Cast On Bind Off: 54 Step-by-Step Methods by Leslie Ann Bestor is a useful reference book for knitters. It’s not the best book for learning the various types of cast ons and bind offs, but in today’s world of free YouTube videos, we’re all probably a bit spoiled by the abundance of online knitting instruction. You’ll find from the reviews on Amazon that the biggest complaint about the book was how hard it was to learn anything new from it, but that may also depend on how well you learn by books versus video or in-person instruction. My preference is to learn knitting from viewing someone else, but I can figure things out from a book if I slow down and go through things step-by-step. I had originally picked up this book from the library and decided to purchase it for my permanent collection if in the least that it gives me options for casting on and binding off. If I need more instruction after looking in the book, I’m sure I could find it by searching online. Your mileage may vary.
Craftsy has got to be my most favorite website ever. I am a bit addicted to it. They offer online video courses in sewing, quilting, knitting, crochet, and other crafts, including gardening. Without shame, I signed up to be a Craftsy affiliate because I love their classes so much. (Affiliate commissions help me buy more Craftsy classes! Yay!) Craftsy classes are generally affordable and certainly a much better deal than the short, non-interactive and totally over-priced video offerings over at Threads. To whet your appetite, Craftsy offers free “mini-courses,” which are just as good as the “real” ones…and sometimes they aren’t actually that short!
Here are two I highly recommend:
Know Your Wool: This is an extremely in-depth class that I am surprised they did not charge for. You learn all about wool and where it comes from. You even get to visit a sheep farm!
Micro Torch Basics: This a class on how to make jewelry with a micro-torch. Do not be intimidated. The teacher makes it really easy and she’s funny too! Now I need to add micro-torch to my long craft shopping list.
Craftsy also offers free courses on cake decorating (which frankly I’m not interested in, but you might be!), knitting, and one I’ve signed up for and looking forward to – it’s about making homemade pizza! Yeah! I’ve also enjoyed the free bag-making classes…and actually used one class to help me make some Christmas presents.
Overall, Crafty’s production and interactive community make it hands-down the best video craft instruction I’ve discovered so far. So you might as well take advantage of the free classes, but be forewarned, you will want to pay for more once you sign up!
Check out all of the other free Craftsy mini-courses by clicking here.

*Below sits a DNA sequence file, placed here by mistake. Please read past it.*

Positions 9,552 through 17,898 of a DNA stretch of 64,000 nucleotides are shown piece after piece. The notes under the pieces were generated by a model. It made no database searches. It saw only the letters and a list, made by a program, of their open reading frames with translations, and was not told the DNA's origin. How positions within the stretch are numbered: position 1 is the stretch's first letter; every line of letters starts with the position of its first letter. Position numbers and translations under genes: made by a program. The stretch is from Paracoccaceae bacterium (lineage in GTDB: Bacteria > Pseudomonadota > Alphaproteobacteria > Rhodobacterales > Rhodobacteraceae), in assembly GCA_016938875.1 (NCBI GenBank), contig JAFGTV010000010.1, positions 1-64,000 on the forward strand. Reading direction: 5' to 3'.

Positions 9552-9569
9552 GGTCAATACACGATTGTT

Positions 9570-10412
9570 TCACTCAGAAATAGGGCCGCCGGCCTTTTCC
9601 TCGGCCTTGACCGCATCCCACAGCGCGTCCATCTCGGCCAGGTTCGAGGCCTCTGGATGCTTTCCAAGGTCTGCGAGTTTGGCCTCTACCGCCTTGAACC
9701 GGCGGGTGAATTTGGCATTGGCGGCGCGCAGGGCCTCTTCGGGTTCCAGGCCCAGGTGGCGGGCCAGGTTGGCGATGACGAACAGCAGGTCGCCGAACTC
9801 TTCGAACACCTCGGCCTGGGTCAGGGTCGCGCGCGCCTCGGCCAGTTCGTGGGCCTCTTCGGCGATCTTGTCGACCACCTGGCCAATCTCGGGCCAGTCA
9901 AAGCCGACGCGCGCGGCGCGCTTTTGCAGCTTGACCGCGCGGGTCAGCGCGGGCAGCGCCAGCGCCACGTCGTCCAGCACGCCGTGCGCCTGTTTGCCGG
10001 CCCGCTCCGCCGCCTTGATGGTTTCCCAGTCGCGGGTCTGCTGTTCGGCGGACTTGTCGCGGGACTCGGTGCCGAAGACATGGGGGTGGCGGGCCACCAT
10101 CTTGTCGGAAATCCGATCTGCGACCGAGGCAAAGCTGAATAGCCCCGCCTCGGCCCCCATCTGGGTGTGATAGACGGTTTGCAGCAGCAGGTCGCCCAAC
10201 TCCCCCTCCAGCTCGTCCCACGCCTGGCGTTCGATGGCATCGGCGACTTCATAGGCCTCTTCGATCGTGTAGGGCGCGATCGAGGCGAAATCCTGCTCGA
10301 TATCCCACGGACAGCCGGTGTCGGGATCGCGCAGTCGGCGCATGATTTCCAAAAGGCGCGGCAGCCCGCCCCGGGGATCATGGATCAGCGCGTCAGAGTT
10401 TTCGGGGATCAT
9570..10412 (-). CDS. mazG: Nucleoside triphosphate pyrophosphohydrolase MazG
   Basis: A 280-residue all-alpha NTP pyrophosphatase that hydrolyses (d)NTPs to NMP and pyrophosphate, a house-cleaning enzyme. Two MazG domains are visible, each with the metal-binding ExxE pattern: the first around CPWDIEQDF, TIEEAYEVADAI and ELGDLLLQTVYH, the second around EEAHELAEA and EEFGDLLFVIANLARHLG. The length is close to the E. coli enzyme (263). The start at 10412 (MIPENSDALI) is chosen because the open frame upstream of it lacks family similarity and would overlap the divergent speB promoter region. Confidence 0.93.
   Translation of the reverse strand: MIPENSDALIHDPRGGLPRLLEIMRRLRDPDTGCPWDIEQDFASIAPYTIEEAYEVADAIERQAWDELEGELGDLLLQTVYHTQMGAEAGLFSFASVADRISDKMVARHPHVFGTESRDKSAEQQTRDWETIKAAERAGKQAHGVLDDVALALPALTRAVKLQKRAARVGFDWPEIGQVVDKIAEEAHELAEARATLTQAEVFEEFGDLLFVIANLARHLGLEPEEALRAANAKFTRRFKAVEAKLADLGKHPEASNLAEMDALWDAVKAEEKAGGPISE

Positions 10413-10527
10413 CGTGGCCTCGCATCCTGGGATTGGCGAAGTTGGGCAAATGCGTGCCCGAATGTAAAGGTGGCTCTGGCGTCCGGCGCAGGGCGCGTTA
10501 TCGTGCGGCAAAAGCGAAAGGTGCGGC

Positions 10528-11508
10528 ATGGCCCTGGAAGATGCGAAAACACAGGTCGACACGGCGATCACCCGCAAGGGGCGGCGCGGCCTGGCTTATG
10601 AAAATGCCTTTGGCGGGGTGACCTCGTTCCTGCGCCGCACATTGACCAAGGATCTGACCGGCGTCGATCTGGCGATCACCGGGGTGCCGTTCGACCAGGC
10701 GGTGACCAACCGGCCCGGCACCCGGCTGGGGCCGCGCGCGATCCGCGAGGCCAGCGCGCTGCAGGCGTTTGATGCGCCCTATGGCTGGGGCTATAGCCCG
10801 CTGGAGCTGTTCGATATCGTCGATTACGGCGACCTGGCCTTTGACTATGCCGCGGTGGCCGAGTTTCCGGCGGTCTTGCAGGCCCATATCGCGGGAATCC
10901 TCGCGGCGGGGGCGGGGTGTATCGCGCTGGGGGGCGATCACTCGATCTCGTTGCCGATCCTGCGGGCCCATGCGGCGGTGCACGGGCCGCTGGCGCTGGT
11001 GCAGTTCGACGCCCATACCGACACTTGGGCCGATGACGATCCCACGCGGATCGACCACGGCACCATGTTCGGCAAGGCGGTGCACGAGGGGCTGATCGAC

Now that I’ve gotten into knitting, I just like reading knitting books. Sometimes the reading is more fun than the knitting itself! (Ssshh!) Getting Started Knitting by Jennifer Worick is a great book for beginning knitters – with the caveat that I wouldn’t use it as my sole beginning knitting book.
I regularly go to the library and I check out tons of knitting, crochet and sewing books. What I find is that most books have something of value to offer, and between the bulk of them, you get a pretty good education. Personally, I might have never learned knitting without video training and an in-person class to help me. So the books should ideally be a supplement to classes, unless you love learning by diagram.
So don’t get Getting Started Knitting if you think this book alone can teach you all the ins and outs of knitting. It probably can’t. And it’s not as in-depth as it could be. But it is a really good book that teaches a lot of basics that a beginner needs to learn and understand.
On the plus side, Getting Started Knitting has lots of aforementioned diagrams, and they are usually pretty clear, with a few notable exceptions that had me scratching my head. I particularly liked the section with the list of increases and decreases. Increases scared me at first, but with the combination of classes and books I am now feeling more comfortable.
On the negative side, I found the projects in the book to be pretty uninspiring personally. After reading a bunch of knitting books, it seems like everyone teaches basic scarves and this book happens to have a scarf way into the projects section – at the point at which you might be relieved to be beyond scarves! – and this scarf is simply a plain scarf with knit “corkscrews” at the ends.
I’ve found a few other beginning knitting books with better projects that I am more inclined to keep in my library. But Getting Started Knitting was certainly helpful to me, and it may be helpful to you as well!
A few thoughts:
One, I really hate the hooks that come with the commercial knook kit. They don’t grab the yarn at all. I ended up taking my drill and carefully cutting into the side a little bit to give the hook a bit more depth. This helped significantly, but it’s still not ideal.
For some reason my loops (on the string) shrink down to where they are almost impossible to put the hook into. Once again, a better hook might help, but I must be pulling on the yarn too much. Still, I’ve ordered some knook hooks off Etsy to see if they will help.
The directions in the booklet are confusing. I had to go online and look at some videos. Still can’t see how this will be faster than regular knitting, especially now that I’m getting pretty good at continental style.
I do like the idea of being able to easily switch back and forth between knitting and crochet in one project.
The new knook needless will hopefully arrive next week. I’ll experiment more then!
Craftsy has some great free online video classes. If you are new to knitting or crochet (or even an old-hand at it), you might enjoy Know Your Wool. This class covers breed-specific wool and even includes a field trip where we get to meet real sheep! Now, I’m not a “wool geek.” I am really not a huge fan of wool (not that I dislike it). But I found the class to be really interesting and informative. It is a bit “dry” in terms of presentation. And it may be “too much information” for some folks (like myself) who simply want a simple overview of the different types of basic wool. However, I would recommend this class for anyone working with wool as it will help you get a better understanding of what goes into making wool and how that affects your projects.